ADDIS ABABA —
A U.S. representative at the African Union summit says a political solution is needed in Mali alongside military operations to bring stability to the country that was seized by a militant uprising in the north. While the U.S. says it will support the African force in Mali, Washington cannot fully engage with the country until a new government is elected.
The United States has given its backing to the African-led military mission to confront al-Qaida-linked militants who have seized territory in northern Mali following a coup in March. The United States is providing logistical support and equipment to countries involved in operations against the militants, but the State Department says the political crisis in the country must also be addressed.
Deputy Assistant Secretary of State for African Affairs Don Yamamoto said in an interview with VOA on Saturday that, legally, the United States has its hands tied until a new government is put in place.
“As you know, the United States, we cannot provide any assistance to the Malian forces, or really Mali in general, until the restrictions are lifted, that is, a government is elected and we can lift the sanctions,” Yamamoto said.
But a political solution seems far off, as militants have seized huge swathes of territory and displaced hundreds of thousands of people in the north.
Yamamoto says holding elections is the first priority and one of the biggest challenges. “Well, first of all is going for elections and of course you can't have elections without involvement of the north and so the question comes in is how are you going to bring the north into this process?" he asked. "And those are issues of discussions.”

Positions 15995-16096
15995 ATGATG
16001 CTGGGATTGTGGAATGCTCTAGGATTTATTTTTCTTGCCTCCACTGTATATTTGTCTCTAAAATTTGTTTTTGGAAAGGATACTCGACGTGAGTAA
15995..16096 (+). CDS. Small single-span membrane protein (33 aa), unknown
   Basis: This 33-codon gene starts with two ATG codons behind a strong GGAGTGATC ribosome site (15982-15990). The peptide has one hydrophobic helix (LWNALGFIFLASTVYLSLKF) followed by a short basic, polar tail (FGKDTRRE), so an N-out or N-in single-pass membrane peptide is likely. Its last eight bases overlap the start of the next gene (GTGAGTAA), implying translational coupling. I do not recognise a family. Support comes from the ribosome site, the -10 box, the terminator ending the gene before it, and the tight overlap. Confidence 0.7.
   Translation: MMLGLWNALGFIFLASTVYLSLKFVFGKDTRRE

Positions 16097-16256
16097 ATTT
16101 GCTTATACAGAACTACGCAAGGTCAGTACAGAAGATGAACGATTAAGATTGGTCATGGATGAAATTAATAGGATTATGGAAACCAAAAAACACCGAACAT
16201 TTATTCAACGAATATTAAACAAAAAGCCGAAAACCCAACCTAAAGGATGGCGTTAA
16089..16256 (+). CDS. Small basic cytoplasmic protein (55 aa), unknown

The United States is also sending a delegation to an AU donor's conference for Mali being held next week in the Ethiopian capital after the summit.
Yamamoto downplayed expectations for a large contribution, due to political wrangling over the budget on Capitol Hill.
“Whatever number we do give, again, it's going to be dependent on the upcoming budget debates in Washington, but remember we are looking at all ways we can support this operation,” noted Yamaoto.
The U.S. is under scrutiny for its response to the crisis in Mali, as one of the most supportive backers of the African Union mission in Somalia (AMISOM).
But Jakkie Cilliers, the Executive Director of the Institute for Security Studies, says the spread of Islamist militancy in northern Africa and Somali to another extent, is partially the result of past U.S. counter-terrorism policies.
“It's a little bit of a blowback on the war on terror, and I think that the U.S. recognizes that Africa could become the next frontier in the global war on terror," Cilliers noted. "And the issue needs to be dealt with and dealt with quickly, so it's in the U.S. interest.”
The Obama administration has also supported the French military intervention in Mali, though there are reports of tension between the two sides on the degree of U.S. involvement, with France asking for more logistical support.
French warplanes have been attacking rebel positions in support of Malian troops and France is deploying some 3,000 soldiers.
The African-led military force initially called for 3,300 troops from African countries. But a growing number of countries have pledged soldiers to the mission, prompting the AU Peace and Security Council to ask for an increase in the mandate and immediate financial assistance from the United Nations.